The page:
Just because we missed this multimedia show about terrorism created and presented by Kitchener/Waterloo’s MT Space at Theatre Passe Muraille doesn’t mean we can’t be excited about it topping this list. Great to see a critic unafraid to give accolades a show with reduced profile, if it is in fact the best thing he saw all year.
We're all used to this image now, but take a sec to imagine what it was like the moment before doing it.
Huffington Post Canada for including theatre artist Brigette DePape and her STOP Harper sign in their Top News Photos of 2011.
When a lone page on Parliament Hill walked onto the floor during the Throne Speech with the STOP Harper sign she had smuggled in under her jacket, the notion that brave and unimagined theatrical interventions would be required under a Harper Majority was cemented.
It turned out that the page, Brigette DePape, is also a theatre artist who had toured the Canadian fringe circuit with a solo show she had written about the possibility of change through activism. Here’s to theatre artists taking more chances in 2012.
J Kelly Nestruck for The Globe and Mail’s Theatre ‘Year in Review’ which reiterates the important role Summerworks plays in the theatrical ecosystem.
For continuing to point out that The SummerWorks Festival is one of the most important places for new theatrical work to emerge and that the recent decision to remove funding by Heritage Canada smacks of political interference.
Ride The Cyclone (practically every 2011 top 10 list), If We Were Birds (2011 Governor General Award) and The Middle Place (2011 Toronto Theatre Critics’ Award), are just a few of the shows that used Summerworks as a barebones way to get these important works in front of an audience. There is no credible reason based on artistic merit for this festival to have its funding pulled.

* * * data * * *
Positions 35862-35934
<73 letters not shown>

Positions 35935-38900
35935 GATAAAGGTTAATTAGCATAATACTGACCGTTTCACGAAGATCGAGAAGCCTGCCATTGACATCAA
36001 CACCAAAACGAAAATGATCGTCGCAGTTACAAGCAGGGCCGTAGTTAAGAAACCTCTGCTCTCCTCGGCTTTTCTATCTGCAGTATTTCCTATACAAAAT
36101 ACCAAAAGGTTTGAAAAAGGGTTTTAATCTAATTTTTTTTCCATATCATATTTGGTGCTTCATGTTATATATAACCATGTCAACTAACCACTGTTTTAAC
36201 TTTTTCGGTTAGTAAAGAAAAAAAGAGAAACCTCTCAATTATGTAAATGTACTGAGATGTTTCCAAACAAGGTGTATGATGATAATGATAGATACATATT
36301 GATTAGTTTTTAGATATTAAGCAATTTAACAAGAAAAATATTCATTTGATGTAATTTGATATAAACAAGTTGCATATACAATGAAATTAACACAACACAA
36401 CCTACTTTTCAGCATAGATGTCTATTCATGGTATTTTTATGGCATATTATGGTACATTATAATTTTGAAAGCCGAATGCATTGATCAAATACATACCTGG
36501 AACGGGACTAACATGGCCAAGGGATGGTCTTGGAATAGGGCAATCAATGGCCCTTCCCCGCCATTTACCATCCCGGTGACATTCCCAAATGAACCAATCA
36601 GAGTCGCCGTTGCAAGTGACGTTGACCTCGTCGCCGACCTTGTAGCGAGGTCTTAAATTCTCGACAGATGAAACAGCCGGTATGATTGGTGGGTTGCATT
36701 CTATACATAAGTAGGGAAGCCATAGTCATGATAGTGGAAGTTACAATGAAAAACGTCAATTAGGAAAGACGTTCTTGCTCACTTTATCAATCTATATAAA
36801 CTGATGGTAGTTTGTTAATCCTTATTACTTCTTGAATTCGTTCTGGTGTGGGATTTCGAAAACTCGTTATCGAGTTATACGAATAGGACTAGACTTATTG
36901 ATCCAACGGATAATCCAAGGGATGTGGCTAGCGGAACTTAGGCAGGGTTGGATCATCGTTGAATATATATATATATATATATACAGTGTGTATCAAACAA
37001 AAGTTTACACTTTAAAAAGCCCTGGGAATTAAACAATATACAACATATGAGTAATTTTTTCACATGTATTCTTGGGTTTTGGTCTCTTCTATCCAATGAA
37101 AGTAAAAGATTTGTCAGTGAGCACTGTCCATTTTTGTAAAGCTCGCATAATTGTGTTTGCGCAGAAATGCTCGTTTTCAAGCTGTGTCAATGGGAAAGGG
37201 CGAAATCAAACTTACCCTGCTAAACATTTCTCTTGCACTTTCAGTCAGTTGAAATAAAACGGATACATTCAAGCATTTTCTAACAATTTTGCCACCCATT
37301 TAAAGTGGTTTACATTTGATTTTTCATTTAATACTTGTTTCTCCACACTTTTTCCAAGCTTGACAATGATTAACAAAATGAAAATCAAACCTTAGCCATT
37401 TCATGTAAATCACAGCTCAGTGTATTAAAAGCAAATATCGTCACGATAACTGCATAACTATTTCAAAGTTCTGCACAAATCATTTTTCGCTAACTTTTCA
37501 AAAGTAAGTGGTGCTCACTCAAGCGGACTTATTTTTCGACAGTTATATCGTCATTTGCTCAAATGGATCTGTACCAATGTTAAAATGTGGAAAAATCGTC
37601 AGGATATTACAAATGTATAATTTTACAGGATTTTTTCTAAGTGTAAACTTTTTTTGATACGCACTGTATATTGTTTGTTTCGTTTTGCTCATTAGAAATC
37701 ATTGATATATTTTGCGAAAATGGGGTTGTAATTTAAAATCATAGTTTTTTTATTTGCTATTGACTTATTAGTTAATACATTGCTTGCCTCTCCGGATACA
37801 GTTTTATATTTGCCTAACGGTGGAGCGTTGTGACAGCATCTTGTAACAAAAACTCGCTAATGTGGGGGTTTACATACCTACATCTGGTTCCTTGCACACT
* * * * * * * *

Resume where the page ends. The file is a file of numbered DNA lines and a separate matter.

Not content to mention a mere ten favourites from 2011, Jon Kaplan and Glenn Sumi of NOW Magazine had to include a selection of “other standout shows” and “riveting revivals” along with their “top 10”. This is probably a reflection of the amount of shows this duo sees in a year, and a reflection of their commitment to covering a wide range of indie theatre.
Among their favourites and honourable mentions were several shows by indie companies big and small, including Obsidian Theatre, Studio 180, Litmus Theatre, and Convergence Theatre. (And no 2011 list is complete without mention of Atomic Vaudeville’s Ride the Cyclone from Victoria.) NOW Magazine seems to get how this new theatre ecology works.
This producer, consultant and pundit used his website to compile, summarize and link to most of the major theatre-related top 10 lists for cities across North America. the English-speaking world. Tip-o-the-hat Sir. Well played.
Way to go Ombudsman Marin – you are the praxistheatre.com top of the top 10s for 2011.
First off – flat out mad props to any provincial ombudsman who takes some of his or her time between Christmas and New Year’s to publish a Top 10 list of things their office investigated that year and promote it on their personal Twitter account.
Secondly, although he rates it #8 on his list, we think his report ‘Caught in The Act’ which widely condemns policing actions actions at The G20 Toronto Summit as“the most massive compromise of civil liberties in Canadian history” is historically and fundamentally a categorically important document for all Canadians concerned with preservation of civil rights.